Courses

Course descriptions are below. Click here to view the latest schedule of Systems Biology courses at Harvard. 

  • SysBio200: Dynamic and Stochastic Processes in Cells (typically offered in Fall semester)
    Instructors: Jeremy Gunawardena and Johan Paulsson
    Rigorous introduction to (i) dynamical systems theory as a tool to understand molecular and cellular biology (ii) stochastic processes in single cells, using tools from statistical physics and information theory.
     
  • SysBio201: Principles of Animal Development (typically offered in Spring semester)
    Instructors: Angela DePace, Marc Kirschner and Sean Megason
    Intensive and critical analysis of systems approaches to circuits and principles controlling pattern formation and morphogenesis in animals. Students develop their own ideas and present them through mentored "chalk talks" and other interactive activities.
     
  • SysBio212: Communication of Science (typically offered in Fall semester)
    Instructors: Angela DePace, Allon Klein, and Galit Lahav
    Communicating effectively is an essential scientific skill but rarely explicitly taught. Scientists must tell people about their work—their colle212agues, the broader scientific community, students and the general public. All of these audiences have different levels of expertise and different goals for learning about science. Therefore each audience needs a specific message tailored to them. Not only must scientists tailor their message, they must also deliver it in a variety of different formats—in graphics, in writing, and in talks. Scientists with strong communication skills are better teachers, better colleagues, and more persuasive advocates for science. And yet we do not typically teach scientific communication directly.

    To address this gap, we designed a class where students learn scientific communication in the context of problems relevant to their own research. We address three modes of scientific communication: graphics, writing and presentations.  Across all of these sections, we emphasize three core principles: teaching a process, finding the essential story and getting critical feedback. Each section consists of hands-on exercises in small peer groups. We explicitly teach students how to lead these groups and how to constructively critique one another. 
     
  • SysBio204: Synthetic Biology: From Ideation to Commercialization (typically offered in Fall semester)
    Instructors: Jeffrey Way, Dubreuil, Catherine
    This course provides an introduction to synthetic biology, with an emphasis on medical applications.  Topics will include (1) design principles of cells, organisms, and complex proteins, industry case studies, and analysis of the synthetic-biological literature; and (2) commercialization of biotechnology and synthetic biology, including conceptualization of commercializable research, financing mechanisms, intellectual property strategies, licensing, publicity, virtual companies, and the progression through pre-clinical and clinical research and development.  Specific topics include design of bacterial and mammalian genetic circuits, CAR-T cells, whole genome recoding, artificial protein design, and gene therapy.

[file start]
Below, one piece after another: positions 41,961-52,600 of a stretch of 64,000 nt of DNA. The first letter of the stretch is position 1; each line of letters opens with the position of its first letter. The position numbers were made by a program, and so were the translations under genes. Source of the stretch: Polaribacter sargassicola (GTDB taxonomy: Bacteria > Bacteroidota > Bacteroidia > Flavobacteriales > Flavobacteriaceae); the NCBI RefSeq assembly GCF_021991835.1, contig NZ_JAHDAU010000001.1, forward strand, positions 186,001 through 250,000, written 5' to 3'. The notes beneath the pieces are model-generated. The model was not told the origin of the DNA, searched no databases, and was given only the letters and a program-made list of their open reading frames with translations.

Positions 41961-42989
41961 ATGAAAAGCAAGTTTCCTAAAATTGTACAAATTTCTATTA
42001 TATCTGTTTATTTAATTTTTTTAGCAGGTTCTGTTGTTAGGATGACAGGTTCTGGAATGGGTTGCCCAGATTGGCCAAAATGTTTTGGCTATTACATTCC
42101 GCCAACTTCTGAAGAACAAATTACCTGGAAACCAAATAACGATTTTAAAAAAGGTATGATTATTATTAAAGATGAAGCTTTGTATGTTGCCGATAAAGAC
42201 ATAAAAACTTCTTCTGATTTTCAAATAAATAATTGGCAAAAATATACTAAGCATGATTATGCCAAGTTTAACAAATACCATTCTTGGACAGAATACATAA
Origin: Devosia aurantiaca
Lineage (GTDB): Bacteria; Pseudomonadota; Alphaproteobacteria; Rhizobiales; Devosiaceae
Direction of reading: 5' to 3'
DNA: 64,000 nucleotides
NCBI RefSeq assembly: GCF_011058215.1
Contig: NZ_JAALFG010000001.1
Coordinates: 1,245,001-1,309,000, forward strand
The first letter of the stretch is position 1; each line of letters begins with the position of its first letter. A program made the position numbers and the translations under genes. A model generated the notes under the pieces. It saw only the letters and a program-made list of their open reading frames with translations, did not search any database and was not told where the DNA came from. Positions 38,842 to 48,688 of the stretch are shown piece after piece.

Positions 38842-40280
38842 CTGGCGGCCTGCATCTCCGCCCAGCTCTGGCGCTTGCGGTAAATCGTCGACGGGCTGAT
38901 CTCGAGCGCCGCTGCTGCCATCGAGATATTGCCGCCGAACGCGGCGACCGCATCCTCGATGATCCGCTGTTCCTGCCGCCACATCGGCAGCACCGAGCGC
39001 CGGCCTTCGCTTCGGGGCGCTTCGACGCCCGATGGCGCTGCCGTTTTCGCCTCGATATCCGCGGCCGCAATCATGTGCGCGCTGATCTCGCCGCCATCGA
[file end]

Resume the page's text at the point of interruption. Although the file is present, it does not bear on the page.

• SB220qc: Analysis foundations for quantitative biologists (part 1)

The bedrock foundation of quantitative biology is controlling assumptions and errors in empirical measurement. This course focuses on developing "street-fighting” capabilities in quantitative analysis: statistical concepts that every biologist needs to ensure that they can interpret their data correctly. The course introduces estimators, the origin and consequences of key distributions in biology, error propagation, hypothesis testing, multiple hypothesis correction and the perils of p-hacking. Concepts are reinforced through problem sets, and team-based analysis of new experimental methods. This course can be taken alone, or as the start of SB221 that extends to cover: high-dimensional data analysis; statistical inference; and how molecular biological systems measure their surroundings in the face of thermal noise and limited energy resources.

  • SB221: Analysis foundations for quantitative biologists (parts 1 and 2)

New experimental techniques are changing the nature of data sets in biology. For example, high throughput methods routinely measure expression levels of thousands of genes in individual cells across tens of thousands of cells. Imaging methods record 3-dimensional movies of developmental processes, generating terabytes of data in a single run. How do we make sense of these data sets? This course will begin with "street-fighting" statistics: tools that every biologist needs to ensure that they can interpret their data correctly. We will then study the fascinating world of high-dimensional spaces and build the intuition required for interpreting data that live in these spaces. We will cover linear and non-linear dimensionality reduction, statistical learning and inference in high-dimensional spaces, and relevant machine learning tools such as autoencoders. Finally, we ask how biological systems themselves solve high-dimensional inference problems, subject to severe measurement constraints in the form of thermal noise and limited energy resources. We will cover relevant ideas from statistical physics such as kinetic proof reading. The first five weeks of this course (on "street-fighting” statistics) overlap with SB220.